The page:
Though he comes off as a humble man, Michael O’Neill is busy making history. He’s the first manager to take his nation Northern Ireland to the European Championship, and he did it with fantastic style, with his team topping their group and finishing qualifications with a 6-3-1 record. That was quite a turnaround from the last campaign that managed only one win and a number of tough draws and losses. With the tournament now upon us and Northern Ireland already with a stunning win against Ukraine in France under their belts, O’Neill sat down with Rabona to discuss the team, the country, and their unlikely Euro 2016 journey.
RABONA: How did the Northern Ireland job come your way?
Michael O’Neill: I was running a club in Ireland, Shamrock Rovers. I had a lot of success there; I won two league titles. I was the first manager ever to take an Irish club—from either north or south—into the group stages of a European competition when we made the group stages of the Europa League. I suppose those were the things that brought me to the attention of the association. I had the opportunity to interview for the job, and I was successful. It was possibly something I thought might come later in my career. But the opportunity came much earlier, and I took it.
That success came during a period financial difficulties for Rovers. Do you seek out situations with limited resources? Is it something you actually like about the job?
MO’N: Possibly. The most important thing of any job is to make the best of what you have. You can be given lots of money and not spend it particularly well. That’s a different type of challenge. At the end of the day, the challenge came to me. I started out as a young manager with Brechin when Rovers came to me and said, essentially, “This club has a great history, but it’s going through some hard times, can you restore it?” I think I did do that in a very short time.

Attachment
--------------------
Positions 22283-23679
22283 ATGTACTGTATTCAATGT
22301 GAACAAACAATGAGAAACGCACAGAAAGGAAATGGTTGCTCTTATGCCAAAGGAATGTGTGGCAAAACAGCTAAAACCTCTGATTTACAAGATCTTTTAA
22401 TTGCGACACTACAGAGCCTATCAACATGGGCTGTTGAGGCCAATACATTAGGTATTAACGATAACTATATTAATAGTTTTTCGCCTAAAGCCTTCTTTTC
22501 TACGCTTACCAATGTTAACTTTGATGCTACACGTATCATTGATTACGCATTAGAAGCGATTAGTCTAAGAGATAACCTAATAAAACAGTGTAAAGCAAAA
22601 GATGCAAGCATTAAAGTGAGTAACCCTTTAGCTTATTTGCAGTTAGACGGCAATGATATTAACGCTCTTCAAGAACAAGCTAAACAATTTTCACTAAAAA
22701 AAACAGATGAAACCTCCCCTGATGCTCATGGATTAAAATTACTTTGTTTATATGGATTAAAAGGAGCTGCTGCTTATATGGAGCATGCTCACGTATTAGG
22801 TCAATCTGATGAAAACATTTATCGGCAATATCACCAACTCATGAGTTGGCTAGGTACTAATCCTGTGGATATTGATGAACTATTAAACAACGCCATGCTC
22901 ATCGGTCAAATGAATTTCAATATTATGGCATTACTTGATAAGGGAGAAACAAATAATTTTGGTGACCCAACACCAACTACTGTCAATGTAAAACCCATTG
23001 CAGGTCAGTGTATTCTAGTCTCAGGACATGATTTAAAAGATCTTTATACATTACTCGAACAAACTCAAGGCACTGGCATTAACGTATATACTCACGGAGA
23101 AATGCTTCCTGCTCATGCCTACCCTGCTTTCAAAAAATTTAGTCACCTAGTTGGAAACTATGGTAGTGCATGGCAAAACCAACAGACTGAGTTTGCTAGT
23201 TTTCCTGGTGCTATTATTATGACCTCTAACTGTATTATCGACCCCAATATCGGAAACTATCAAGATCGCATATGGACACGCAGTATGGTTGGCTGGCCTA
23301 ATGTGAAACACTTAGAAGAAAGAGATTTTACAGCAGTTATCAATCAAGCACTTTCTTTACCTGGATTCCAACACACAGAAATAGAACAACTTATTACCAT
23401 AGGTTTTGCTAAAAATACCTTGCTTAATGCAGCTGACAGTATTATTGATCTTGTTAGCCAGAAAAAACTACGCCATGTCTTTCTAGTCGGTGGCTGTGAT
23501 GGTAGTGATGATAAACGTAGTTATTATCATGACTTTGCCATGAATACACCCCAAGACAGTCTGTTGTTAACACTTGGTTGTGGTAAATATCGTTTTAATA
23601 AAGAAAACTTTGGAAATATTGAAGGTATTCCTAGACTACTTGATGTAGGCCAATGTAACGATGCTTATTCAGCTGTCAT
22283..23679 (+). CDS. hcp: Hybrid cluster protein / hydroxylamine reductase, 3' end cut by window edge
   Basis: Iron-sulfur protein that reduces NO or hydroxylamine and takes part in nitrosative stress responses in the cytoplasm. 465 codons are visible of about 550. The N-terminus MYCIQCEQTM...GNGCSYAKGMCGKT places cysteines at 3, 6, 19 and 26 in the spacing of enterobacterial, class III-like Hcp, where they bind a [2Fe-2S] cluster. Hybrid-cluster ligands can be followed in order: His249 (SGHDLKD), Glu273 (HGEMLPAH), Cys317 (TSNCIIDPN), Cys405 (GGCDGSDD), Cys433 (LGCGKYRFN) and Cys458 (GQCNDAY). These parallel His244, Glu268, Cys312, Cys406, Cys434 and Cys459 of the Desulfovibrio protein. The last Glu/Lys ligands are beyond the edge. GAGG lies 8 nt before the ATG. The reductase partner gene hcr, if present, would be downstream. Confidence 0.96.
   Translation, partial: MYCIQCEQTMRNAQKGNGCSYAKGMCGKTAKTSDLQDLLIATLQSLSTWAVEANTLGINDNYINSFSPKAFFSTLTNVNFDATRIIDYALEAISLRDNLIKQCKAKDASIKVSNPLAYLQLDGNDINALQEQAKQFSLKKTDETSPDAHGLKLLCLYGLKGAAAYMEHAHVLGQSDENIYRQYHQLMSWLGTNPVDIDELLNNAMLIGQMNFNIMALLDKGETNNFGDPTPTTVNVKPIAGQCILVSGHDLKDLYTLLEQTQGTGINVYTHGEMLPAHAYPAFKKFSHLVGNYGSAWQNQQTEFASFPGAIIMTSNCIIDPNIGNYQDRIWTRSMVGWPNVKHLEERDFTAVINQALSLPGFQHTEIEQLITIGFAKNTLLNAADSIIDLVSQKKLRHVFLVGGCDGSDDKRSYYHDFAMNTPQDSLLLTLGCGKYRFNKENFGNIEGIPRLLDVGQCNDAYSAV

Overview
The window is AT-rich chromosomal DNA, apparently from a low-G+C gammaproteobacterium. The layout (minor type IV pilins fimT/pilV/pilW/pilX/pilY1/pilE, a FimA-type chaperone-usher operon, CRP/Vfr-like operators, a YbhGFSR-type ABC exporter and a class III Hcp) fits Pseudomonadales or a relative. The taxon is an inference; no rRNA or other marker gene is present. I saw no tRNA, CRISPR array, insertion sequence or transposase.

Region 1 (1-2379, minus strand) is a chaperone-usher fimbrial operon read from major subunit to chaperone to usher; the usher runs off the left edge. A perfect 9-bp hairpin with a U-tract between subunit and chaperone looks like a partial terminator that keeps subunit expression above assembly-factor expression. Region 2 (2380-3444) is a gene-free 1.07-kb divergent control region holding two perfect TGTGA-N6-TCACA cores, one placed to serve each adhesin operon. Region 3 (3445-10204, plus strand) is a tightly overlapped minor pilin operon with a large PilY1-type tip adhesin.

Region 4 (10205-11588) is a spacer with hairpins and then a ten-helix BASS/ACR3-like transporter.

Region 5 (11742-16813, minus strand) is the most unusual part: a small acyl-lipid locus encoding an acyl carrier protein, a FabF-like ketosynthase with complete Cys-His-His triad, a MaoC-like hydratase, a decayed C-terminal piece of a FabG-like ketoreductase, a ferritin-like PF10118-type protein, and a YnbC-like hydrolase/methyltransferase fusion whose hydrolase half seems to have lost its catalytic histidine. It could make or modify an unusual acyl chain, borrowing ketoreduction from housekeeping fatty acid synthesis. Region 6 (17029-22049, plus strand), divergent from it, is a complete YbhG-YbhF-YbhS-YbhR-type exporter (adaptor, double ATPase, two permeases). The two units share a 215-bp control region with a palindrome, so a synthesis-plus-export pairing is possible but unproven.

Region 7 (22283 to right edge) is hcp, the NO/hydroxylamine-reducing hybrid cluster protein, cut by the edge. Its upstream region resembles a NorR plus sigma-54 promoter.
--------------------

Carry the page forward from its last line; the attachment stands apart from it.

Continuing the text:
Talking about the limited resources available, part of your struggle with Northern Ireland is because some players choose to play for the Republic. You’ve talked before about how you don’t judge a player for choosing one way or the other, but do you feel it hinders your chances as the smaller of the two nations?
MO’N: Certainly it hinders us. Particularly, some of the players that made that choice would have found a place in our squad, if they had been available to us…but they’re not. I have no feelings towards them personally. They have the right to do that. The division based on the rule that’s applied. We have to make sure to try to make a real strong identity for Northern Ireland, so that players want to play for us. We have young players coming up who hopefully have a strong identity with Northern Ireland.
But if you could, if it was your choice, to get rid of that rule, would you?
MO’N: Of course! I think that any player born in Northern Ireland should only play for Northern Ireland. The bloodline should be the only thing that changes that. That’s the rule for all countries. I think that would be a fair rule if applied to every other situation.
You’ve talked before about how the team is a place where it doesn’t really matter, Catholic or Protestant. In the midst of the Euros, does the idea of that unity work into your thinking?
MO’N: Not really, to be honest. At the end of the day, we want everyone in Northern Ireland to get behind Northern Ireland. But as long as we have a performance that will make everyone proud of the team, all the other things that happen around us, they are things that are not related to my job. As I say, it’s a unique situation in that both [Irish] countries are in the tournament. I hope both countries do well in the tournament. I hope everyone, north and south, wants both teams to do well as well.